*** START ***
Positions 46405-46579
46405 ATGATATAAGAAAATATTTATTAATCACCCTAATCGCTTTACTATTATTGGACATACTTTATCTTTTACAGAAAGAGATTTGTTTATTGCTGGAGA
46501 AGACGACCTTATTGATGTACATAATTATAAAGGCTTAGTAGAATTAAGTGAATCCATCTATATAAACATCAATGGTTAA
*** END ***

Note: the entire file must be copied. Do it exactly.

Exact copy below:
Positions 46405-46579
46405 ATGATATAAGAAAATATTTATTAATCACCCTAATCGCTTTACTATTATTGGACATACTTTATCTTTTACAGAAAGAGATTTGTTTATTGCTGGAGA
46501 AGACGACCTTATTGATGTACATAATTATAAAGGCTTAGTAGAATTAAGTGAATCCATCTATATAAACATCAATGGTTAA